The Wolves. By Alex Berenson. 2016. Putnam, $27.95 (9780399176142).
Berenson’s John Wells, a CIA freelancer, jumps from one global hot spot to another, and here he lands in Hong Kong, hoping to close the deal on American billionaire Aaron Duberman, who very nearly tricked the U.S. into starting a war with Iran. Duberman is ensconced in a seemingly impenetrable Hong Kong mansion, so what should be a simple snatch, grab, and shoot becomes something else entirely. As always, Berenson brilliantly blends global politics into an adrenaline-pulsing spy novel starring a stone-cold killer who nevertheless does what we all wish we could do: stand up to the powerful and make them pay.
Black Water. By Louise Doughty. 2016. Farrar/Sarah Crichton, $27 (9780374114015).
In 1998, amid the instability of Suharto’s collapsing regime, John Harper huddles in his Indonesian hideaway, awaiting the hit squad that his employers at the Institute of International Economics will soon be sending to eliminate him. Harper seems resigned to his fate until he meets fellow expat Rita. Doughty creates a jarringly realistic backdrop of Indonesia’s violent past, sharply contrasting the menacing atmosphere with the growing romance. A tense, contemplative literary thriller.
Jakarta Shadows. By Alan Brayne. 2003. Dufour/Tyndal Street, o.p.
Graham Young, an Englishman living in Jakarta, Indonesia, has a bewildering conversation with a stranger in a bar; hours later, a policeman appears at Graham’s door. The stranger, possibly a serial killer, has himself been killed. So begins an intoxicating, wonderfully atmospheric variant on the familiar wrong-man scenario. First-novelist Brayne doubles down by suggesting that Graham may be wrongfully suspected of killing the stranger because Graham could be the serial killer. Great premise and delightfully seedy ambience.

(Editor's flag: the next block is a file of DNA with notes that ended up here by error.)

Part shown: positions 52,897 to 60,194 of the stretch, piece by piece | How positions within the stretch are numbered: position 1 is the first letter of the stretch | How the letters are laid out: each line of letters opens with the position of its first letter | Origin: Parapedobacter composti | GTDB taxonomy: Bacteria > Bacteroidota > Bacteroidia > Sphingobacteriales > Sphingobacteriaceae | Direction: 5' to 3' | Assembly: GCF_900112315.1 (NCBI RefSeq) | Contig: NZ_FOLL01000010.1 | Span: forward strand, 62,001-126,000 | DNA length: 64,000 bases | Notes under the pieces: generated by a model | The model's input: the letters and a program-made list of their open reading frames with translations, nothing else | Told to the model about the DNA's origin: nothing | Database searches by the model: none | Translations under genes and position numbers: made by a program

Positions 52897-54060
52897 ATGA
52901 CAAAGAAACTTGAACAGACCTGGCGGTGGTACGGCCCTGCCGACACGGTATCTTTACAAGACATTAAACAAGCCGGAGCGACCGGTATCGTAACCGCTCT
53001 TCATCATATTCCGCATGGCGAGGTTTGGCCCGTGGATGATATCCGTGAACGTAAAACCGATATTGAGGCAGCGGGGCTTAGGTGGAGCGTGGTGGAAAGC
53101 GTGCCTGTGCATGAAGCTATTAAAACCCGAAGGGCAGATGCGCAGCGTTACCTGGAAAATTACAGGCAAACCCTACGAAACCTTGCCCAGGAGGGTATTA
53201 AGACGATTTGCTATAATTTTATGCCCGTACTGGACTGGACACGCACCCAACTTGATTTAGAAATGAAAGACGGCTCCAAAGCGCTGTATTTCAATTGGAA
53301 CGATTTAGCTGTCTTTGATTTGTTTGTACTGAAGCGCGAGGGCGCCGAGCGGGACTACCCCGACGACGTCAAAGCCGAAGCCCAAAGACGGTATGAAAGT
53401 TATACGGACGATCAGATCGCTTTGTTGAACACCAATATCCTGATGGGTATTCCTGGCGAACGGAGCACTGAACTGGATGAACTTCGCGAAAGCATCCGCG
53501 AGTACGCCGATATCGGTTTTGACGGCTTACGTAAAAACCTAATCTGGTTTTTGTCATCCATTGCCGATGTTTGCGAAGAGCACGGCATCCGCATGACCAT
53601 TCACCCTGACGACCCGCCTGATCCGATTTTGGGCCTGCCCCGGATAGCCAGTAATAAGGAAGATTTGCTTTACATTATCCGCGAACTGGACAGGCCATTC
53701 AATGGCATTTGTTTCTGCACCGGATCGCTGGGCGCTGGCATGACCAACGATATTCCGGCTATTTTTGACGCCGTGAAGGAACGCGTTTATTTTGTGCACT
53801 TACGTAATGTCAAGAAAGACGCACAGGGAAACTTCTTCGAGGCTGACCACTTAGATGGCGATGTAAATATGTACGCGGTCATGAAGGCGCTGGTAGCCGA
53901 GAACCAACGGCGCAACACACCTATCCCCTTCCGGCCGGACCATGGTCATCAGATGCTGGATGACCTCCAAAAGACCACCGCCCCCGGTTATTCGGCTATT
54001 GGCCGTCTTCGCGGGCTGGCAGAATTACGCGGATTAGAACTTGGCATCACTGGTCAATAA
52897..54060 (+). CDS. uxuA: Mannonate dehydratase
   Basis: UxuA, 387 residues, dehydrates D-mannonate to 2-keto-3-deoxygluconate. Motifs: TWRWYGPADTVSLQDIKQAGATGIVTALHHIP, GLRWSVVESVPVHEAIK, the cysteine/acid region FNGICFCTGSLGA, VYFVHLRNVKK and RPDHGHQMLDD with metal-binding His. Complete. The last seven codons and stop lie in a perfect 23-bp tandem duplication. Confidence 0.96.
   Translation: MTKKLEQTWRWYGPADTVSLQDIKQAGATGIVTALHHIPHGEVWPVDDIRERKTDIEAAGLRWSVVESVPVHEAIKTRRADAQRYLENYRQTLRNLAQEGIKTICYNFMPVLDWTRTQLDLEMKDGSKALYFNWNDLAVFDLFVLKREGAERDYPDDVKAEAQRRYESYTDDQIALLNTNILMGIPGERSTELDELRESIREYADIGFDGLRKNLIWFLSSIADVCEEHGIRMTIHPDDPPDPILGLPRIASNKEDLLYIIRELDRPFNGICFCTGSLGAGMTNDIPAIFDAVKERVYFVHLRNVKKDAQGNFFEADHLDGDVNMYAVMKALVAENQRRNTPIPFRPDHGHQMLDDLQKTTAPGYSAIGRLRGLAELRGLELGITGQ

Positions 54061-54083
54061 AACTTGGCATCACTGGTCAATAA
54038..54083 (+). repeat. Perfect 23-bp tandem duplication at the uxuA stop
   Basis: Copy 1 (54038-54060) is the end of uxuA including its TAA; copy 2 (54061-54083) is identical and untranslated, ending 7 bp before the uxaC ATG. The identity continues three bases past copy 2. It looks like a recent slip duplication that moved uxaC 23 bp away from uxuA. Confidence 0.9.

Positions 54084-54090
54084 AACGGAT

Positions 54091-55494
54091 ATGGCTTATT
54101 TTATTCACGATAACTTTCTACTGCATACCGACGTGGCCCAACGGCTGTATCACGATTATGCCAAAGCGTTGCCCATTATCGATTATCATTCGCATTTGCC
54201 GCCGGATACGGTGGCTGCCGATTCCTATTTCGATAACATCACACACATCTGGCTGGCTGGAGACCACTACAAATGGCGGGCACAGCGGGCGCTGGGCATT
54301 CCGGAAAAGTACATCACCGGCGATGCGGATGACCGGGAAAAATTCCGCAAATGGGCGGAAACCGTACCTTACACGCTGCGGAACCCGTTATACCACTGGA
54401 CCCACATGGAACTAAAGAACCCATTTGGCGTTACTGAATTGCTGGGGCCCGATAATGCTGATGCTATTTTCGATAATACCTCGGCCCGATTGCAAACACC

A Corpse in Koryo. By James Church. 2006. Minotaur, $23.95 (9780312352080).
This first novel in Church’s outstanding (and far too little known) series introduces North Korean Inspector O, who is asked to go to a certain part of a certain road at dawn and photograph a certain vehicle. Trouble. Inspector O is completely believable and sympathetic, a working cop who isn’t entirely sure he believes in the things his government tells him to believe in. There’s more than a little of Arkady Renko here, Martin Cruz Smith’s Russian detective similarly plagued with ambiguity in a totalitarian world. Like Renko, O’s misgivings only grow as the series matures.
Mr. Kill. By Martin Limón. 2011. Soho, $25 (9781569479346).
In the 1970s, a young Korean woman is savagely raped on a train from Pusan to Seoul, and the rapist is said to be a GI. Koreans are outraged, and army criminal-investigators George Sueño and Ernie Bascom are assigned to work the case with Korea’s greatest police detective, Mr. Kill, a man famed for not only tracking down criminals but also dispensing justice personally. Throughout this critically acclaimed series, Limón has displayed a remarkable talent for weaving his background knowledge of the country into his plots.